Having lived in Africa, Europe and the Middle East it definitely made me see things from a general perspective and a bigger picture, had I been in one location all my life I would have taken my experiences and my foundations for granted. Knowing the reality about certain matters that were a mystery simplifies things and empowers you with the energy to do it yourself or explore more, ask more and get more in return , to share more.
This is a very interesting question …. having worked in advertising I learn to never own an idea.. we are fluid and progressive and when you throw an idea a bigger one comes. As a designer I am not attached to my work, I design progressively…but when I go to the factory to produce my work or to trade shows I experiment with new materials. I don’t mind altering the design to accommodate the material, the result is usually impeccable when a designer knows what materials he is using and how he can work with them, or around them, its always a challenge that I love cracking. Technology is a recourse liberating force when you know how to use it…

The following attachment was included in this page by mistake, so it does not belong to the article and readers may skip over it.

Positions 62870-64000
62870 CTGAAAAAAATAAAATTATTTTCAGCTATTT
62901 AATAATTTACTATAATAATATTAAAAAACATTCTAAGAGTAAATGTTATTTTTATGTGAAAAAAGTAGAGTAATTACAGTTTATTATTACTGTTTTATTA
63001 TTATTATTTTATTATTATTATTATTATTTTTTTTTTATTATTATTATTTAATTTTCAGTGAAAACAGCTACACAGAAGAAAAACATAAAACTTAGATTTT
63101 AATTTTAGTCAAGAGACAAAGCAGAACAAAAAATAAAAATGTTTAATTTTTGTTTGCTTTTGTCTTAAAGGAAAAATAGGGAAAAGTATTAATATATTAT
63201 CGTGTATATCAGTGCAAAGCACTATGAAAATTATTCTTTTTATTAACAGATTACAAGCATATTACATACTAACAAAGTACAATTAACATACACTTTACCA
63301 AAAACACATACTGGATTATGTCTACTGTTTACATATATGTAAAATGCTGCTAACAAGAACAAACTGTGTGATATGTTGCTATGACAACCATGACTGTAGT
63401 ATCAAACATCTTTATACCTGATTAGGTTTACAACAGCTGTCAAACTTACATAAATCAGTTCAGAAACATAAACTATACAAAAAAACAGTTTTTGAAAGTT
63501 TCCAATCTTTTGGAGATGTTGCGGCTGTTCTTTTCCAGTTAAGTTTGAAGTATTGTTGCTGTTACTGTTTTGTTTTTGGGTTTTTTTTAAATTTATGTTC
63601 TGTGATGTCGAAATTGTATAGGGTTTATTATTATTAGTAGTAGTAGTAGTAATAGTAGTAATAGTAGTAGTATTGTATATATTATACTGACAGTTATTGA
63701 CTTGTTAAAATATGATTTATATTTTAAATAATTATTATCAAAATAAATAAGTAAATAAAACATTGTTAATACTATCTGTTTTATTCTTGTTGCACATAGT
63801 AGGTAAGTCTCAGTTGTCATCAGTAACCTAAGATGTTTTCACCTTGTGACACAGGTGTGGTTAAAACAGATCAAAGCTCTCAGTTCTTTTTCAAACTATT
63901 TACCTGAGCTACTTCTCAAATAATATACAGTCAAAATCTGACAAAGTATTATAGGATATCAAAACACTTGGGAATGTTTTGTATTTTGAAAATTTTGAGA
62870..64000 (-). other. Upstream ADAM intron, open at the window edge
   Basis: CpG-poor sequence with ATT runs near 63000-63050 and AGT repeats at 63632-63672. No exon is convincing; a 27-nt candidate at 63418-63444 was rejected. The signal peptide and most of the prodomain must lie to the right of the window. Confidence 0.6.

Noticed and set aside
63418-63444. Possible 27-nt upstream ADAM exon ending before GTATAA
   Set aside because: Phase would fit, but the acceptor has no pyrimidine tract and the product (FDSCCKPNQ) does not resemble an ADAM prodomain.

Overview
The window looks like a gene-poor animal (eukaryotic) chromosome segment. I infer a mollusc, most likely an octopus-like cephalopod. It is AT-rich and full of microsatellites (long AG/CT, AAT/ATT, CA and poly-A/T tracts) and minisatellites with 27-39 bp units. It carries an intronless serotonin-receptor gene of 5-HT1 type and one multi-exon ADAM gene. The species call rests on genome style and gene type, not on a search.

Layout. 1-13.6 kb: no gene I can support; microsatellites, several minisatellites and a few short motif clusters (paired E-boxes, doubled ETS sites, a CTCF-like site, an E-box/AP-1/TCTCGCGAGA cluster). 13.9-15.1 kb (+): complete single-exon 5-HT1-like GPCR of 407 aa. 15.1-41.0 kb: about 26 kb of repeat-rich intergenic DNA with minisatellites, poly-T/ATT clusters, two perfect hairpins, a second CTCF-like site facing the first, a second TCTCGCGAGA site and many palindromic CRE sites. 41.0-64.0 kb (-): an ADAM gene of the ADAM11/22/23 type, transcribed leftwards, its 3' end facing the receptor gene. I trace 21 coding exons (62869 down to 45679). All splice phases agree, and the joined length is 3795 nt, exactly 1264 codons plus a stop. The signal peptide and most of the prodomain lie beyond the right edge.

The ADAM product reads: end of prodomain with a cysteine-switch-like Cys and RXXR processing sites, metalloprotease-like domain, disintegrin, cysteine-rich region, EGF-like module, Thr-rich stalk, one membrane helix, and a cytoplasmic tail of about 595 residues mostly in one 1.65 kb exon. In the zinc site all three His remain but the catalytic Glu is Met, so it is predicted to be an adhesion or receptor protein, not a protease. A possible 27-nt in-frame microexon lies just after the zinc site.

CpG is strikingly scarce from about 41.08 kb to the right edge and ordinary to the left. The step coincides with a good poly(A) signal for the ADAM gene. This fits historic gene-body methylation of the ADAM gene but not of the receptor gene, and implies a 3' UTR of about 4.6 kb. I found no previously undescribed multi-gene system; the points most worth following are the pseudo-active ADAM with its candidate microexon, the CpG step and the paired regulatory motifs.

-What part of the process excites you the most?
The most exciting part of design is when the idea pops to my mind at an usual place , like dinner, or while riding my motorcycle and I have to rush back to my sketch book to sketch the design down, I also value that final moment when its on display and it gains the recognition it deserves given the effort invested on each piece.. the most part that scares me is when I have to delegate my work to a calligrapher, or the factory and I am waiting for the prototype, I get worried that it won’t meet my stratification, and usually I am right , I keep trying till I get it right, I am totally hands on.
-During your presentation in Rukun Gallery’s opening you discussed your opinion on the use of Arabic Calligraphy in modern day art.. Can you share it with our readers..